Natural gas prices fall and RBOB increases: counter-intuitive to futures market pricing.
On Thursday, the Bureau of Labor Statistics reported that the consumer price index (CPI) was unchanged month-on-month and only 2.1% higher year-on-year, less than the 2.7% expected by analysts.
Friday’s issue of The Schork Reportdiscussed the implications of the CPI on the dollar — i.e., the relatively low CPI figures helped quell fears about inflation in the United States, which strengthened the dollar which, in turn, led to lower crude oil prices. (See crude prices now.)
In comparison, China saw its CPI for February increase 2.7% year-on-year, higher than the 2.5% expected by analysts.
Outside of the dollar context, the latest CPI figures also tell us about energy expenditure and the general state of the economy, and it appears the dollar was not the only bearish signal for commodity prices. Despite a colder-than-normal winter, the energy index was down 0.5%, its first decline since April 2009.
Gasoline prices led the drop, down 2.5% for average prices across all grades. Automotive diesel fuel followed with a 1.9% drop. For home heating demand, the electricity index fell 0.8%, its third consecutive decline. No.2 fuel oil saw a 2.6% drop in price after increasing 6.4% in December.
- RBOB Gasoline Futures Now
- No.2 Heating Oil Futures Now
On the other hand, the natural gas index rose 3.9% and is now ~7.5% higher from the start of the year. This is completely counter-intuitive given futures market pricing, which has seen natural gas prices fall and RBOB increase.
- Natural Gas Futures Now
In their defense, traders may be looking at the longer term, over the last 12 months the energy index is up 14.4% while the gasoline index is up 36.8% and cold weather left a lot of cars idling in the garage.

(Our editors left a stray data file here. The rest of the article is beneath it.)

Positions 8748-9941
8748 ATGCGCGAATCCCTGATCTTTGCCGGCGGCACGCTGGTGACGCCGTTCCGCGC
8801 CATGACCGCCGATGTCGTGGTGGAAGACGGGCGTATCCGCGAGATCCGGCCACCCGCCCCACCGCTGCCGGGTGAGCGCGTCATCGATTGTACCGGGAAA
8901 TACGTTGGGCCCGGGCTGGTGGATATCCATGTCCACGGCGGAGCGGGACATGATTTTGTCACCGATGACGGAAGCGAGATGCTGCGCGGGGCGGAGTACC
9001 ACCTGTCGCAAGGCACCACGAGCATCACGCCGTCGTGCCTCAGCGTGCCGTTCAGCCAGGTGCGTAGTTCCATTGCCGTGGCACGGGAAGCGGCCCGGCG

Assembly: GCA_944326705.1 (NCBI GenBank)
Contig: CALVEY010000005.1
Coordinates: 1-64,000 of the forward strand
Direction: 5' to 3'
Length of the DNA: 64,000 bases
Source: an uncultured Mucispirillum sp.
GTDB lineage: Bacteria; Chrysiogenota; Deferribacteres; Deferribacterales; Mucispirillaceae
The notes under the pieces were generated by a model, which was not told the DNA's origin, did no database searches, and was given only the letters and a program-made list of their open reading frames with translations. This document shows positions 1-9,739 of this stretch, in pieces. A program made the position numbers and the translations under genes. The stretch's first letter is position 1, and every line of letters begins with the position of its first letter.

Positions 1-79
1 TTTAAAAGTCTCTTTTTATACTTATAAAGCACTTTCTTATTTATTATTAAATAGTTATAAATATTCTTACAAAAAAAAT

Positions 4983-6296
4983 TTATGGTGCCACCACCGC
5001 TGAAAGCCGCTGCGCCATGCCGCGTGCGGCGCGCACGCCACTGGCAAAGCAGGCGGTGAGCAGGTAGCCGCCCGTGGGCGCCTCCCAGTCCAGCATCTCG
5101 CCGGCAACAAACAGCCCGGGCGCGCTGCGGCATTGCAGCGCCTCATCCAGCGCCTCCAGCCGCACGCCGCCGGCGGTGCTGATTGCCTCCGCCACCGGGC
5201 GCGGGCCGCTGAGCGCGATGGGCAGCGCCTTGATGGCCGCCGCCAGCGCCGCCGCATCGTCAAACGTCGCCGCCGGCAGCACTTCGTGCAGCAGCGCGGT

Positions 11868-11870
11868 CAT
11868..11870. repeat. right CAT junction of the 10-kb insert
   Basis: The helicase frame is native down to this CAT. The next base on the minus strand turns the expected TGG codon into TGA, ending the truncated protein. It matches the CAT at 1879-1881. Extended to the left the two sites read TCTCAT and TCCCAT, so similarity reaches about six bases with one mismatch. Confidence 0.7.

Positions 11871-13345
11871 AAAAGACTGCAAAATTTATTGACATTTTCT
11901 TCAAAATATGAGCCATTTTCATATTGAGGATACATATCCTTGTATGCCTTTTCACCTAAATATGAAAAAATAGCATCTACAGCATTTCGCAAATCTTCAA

In absolute terms, gasoline prices are 37% higher than February 2009 and 18.3% above the preceding five year timestep. Traders should now consider whether prices will follow the short-term trend, and start falling, or the long term trend, and move higher.
Before assuming the latter, they should keep in mind that much has changed in consumer expenditure in the long term.
Take an average good such as sugar, which is now 11.4% above last year and 35% above the 2004-08 timestep; flour is up 40.5% over the same period; consumers are now paying as much or more for data services (think high definition TV, fiber optic Internet, etc.) as they are on gasoline. As the latest retail data showed, spending on bicycles and public transportation has held up much better than spending on new and used cars.
Ultimately, detrimental weather can only account for so much of the drop in retail gasoline prices. With higher food prices, energy expenditure will face serious challenges in the short and long term.
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Stephen Schork is the Editor of The Schork Reportand has more than 17 years experience in physical commodity and derivatives trading, risk systems modeling and structured commodity finance.